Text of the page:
HI+NS-ThM-6 Fabrication of Plasmonic Nanostructures by Helium-Ion Milling
André Beyer, Michael Westphal (Bielefeld University, Germany); Sven Stephan (Oldenburg University, Germany); Daniel Emmrich, Henning Vieker (Bielefeld University, Germany); Kai Chen (Jinan University, Guangzhou, China); Gary Razinskas, Heiko Gross, Bert Hecht (Würzburg University, Germany); Martin Silies (Oldenburg University, Germany); Armin Gölzhäuser (Bielefeld University, Germany)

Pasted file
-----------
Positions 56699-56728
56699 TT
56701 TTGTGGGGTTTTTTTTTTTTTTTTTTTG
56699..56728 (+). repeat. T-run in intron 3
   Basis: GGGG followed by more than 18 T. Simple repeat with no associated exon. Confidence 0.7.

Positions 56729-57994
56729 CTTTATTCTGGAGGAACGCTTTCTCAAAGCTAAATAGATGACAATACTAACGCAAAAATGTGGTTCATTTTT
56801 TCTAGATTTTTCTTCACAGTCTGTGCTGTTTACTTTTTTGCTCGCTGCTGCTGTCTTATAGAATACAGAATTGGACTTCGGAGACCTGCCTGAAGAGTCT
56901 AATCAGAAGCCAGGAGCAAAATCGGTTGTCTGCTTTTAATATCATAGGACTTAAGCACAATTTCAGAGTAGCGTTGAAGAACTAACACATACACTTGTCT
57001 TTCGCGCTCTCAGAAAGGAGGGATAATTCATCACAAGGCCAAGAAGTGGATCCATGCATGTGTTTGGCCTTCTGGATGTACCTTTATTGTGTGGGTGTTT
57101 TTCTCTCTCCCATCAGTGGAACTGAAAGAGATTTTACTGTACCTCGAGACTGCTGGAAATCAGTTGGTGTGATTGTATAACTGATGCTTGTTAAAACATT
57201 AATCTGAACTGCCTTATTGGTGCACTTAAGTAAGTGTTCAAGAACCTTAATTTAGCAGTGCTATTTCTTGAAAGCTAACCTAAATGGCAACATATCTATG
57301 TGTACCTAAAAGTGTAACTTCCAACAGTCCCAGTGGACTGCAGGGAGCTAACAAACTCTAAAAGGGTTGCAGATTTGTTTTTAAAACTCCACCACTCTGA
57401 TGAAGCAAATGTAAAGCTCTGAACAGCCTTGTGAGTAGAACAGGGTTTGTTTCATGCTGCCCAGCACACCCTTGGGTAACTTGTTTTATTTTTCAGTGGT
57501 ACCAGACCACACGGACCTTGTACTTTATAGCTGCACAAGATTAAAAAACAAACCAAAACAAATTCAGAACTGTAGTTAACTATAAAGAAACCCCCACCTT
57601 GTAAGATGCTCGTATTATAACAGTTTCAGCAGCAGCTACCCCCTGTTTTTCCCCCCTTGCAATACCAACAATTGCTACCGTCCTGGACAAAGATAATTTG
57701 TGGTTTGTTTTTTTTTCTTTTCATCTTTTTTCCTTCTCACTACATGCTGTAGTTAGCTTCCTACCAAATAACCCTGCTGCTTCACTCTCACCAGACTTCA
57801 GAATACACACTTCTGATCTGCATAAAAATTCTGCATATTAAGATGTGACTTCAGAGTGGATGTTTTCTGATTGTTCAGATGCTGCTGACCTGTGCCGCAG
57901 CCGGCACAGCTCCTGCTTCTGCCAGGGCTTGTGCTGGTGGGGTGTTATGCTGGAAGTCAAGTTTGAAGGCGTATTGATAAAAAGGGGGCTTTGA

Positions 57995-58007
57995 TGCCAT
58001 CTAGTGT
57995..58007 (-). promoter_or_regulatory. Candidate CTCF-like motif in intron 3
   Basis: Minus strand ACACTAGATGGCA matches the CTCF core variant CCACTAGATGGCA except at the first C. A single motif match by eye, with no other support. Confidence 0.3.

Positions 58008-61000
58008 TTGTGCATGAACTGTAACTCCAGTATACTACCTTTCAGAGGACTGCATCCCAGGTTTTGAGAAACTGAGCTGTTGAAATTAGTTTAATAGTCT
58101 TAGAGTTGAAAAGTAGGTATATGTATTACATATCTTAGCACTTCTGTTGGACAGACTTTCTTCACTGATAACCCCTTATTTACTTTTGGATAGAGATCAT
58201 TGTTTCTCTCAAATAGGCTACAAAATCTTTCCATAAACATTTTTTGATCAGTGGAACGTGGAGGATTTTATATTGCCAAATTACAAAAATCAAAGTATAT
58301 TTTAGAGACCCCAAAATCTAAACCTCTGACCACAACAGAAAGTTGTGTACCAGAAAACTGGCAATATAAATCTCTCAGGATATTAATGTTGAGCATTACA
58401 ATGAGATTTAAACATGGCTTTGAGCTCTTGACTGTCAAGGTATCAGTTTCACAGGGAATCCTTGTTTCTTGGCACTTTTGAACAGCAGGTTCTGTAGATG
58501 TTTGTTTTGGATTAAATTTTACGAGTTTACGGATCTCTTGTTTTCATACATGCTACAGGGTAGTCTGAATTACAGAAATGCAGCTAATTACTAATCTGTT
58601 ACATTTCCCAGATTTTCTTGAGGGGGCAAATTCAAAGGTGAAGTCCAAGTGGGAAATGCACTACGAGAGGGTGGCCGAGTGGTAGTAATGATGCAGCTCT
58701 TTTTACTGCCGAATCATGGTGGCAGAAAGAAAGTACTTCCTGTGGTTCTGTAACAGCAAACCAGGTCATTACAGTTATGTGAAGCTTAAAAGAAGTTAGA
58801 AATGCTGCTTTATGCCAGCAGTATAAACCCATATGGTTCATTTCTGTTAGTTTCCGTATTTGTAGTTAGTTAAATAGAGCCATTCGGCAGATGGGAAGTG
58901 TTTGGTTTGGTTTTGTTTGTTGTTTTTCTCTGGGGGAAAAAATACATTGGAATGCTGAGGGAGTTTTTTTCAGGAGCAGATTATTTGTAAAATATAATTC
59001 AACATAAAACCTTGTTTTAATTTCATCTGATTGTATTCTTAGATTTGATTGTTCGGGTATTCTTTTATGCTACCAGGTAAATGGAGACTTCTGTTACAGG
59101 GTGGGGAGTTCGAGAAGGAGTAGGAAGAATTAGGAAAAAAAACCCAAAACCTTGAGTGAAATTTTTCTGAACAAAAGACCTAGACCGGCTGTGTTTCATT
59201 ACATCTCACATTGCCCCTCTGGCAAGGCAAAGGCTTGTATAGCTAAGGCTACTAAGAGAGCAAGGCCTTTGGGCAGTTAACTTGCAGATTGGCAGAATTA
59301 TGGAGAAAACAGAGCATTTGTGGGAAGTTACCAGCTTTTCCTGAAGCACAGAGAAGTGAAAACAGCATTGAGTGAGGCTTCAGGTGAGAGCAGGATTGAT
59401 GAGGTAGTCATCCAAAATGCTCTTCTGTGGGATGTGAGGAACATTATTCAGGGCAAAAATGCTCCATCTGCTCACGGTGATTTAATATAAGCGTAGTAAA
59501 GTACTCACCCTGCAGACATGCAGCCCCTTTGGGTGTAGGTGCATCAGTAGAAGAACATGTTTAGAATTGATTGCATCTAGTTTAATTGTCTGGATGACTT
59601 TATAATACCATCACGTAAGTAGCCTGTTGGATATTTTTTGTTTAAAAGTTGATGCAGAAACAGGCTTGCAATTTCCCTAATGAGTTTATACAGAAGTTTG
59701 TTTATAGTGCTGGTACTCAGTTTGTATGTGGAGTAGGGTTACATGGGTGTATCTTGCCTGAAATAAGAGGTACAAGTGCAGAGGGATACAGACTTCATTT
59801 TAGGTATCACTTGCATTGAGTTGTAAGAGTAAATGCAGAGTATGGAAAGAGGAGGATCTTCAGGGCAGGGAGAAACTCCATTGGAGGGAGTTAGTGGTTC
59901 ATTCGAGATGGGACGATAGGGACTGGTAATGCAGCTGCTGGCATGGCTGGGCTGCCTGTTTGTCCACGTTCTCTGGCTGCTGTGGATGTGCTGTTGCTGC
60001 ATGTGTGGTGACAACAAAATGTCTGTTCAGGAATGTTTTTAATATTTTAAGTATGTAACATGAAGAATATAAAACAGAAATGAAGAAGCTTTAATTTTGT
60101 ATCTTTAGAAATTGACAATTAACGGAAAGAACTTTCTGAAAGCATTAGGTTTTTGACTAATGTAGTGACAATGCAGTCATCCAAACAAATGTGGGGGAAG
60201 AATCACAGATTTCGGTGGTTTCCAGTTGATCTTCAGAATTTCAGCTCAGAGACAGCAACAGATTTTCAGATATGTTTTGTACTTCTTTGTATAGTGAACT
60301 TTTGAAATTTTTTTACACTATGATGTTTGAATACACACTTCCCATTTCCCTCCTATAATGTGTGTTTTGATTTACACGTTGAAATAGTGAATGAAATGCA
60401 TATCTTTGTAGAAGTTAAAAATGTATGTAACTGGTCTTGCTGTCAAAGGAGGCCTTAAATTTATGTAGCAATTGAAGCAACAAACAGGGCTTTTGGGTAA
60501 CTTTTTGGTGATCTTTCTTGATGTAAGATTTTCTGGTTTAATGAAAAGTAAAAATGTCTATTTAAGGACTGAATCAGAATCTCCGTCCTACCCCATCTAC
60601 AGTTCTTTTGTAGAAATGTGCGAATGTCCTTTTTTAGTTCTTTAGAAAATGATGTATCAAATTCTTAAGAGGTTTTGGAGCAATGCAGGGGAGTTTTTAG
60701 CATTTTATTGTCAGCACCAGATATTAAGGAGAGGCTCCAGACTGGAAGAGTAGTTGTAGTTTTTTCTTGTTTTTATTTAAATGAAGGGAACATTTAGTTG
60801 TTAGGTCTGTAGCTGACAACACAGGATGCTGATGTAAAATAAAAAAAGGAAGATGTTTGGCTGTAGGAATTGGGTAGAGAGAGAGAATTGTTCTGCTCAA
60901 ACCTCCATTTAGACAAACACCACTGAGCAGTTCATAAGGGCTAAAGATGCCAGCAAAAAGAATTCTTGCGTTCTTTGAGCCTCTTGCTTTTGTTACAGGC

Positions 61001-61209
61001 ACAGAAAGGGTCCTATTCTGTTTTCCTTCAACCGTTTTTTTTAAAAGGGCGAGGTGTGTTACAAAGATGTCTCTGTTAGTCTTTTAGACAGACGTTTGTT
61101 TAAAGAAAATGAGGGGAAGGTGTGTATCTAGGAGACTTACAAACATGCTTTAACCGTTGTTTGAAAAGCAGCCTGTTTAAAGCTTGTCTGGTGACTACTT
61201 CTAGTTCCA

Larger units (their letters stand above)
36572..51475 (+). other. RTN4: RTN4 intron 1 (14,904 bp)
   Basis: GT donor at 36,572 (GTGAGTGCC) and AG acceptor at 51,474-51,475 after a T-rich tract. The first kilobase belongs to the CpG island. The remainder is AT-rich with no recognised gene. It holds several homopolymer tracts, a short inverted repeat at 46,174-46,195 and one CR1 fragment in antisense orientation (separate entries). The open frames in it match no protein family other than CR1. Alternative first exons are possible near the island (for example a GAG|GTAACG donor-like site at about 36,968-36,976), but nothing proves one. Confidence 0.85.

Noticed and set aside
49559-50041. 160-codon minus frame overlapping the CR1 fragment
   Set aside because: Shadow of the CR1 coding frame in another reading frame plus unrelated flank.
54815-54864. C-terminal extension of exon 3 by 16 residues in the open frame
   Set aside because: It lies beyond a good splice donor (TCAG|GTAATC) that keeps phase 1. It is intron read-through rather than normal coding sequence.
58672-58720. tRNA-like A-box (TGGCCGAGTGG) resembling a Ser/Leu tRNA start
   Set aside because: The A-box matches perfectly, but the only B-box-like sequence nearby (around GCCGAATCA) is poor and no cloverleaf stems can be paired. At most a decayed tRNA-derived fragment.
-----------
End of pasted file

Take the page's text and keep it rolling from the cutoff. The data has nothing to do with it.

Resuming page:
Plasmonic nanostructures are essential for controlling and directing light on the nanoscale. While fabrication techniques like standard electron beam lithography (EBL) methods or focused ion beam (FIB) milling with Ga+ ions are approaching their limit in the 10-nm-regime, ion beam milling with He+ ions is capable of milling features below 6 nm [1,2]. In this contribution, we give two specific examples of helium-ion milled plasmonic nanostructures: (i) gold bowtie antennas milled from 100 nm thick polycrystalline gold films on mica substrates and (ii) nanoslit cavities in chemically-synthesized 40 nm thick single-crystalline gold flakes . Both examples benefit from a combined approach using a Ga+ FIB for milling large features and employing the fine resolution of the helium ion microscope (HIM) for milling small features. We will discuss different patterning strategies to optimize the writing speed and minimize substrate swelling. In addition, our approach to quantify the sizes of milled gaps will be shown. It is based on low dose imaging in combination with substantial line-profile averaging which we applied to few-hundred-nanometer-long homogeneous helium-ion milled lines.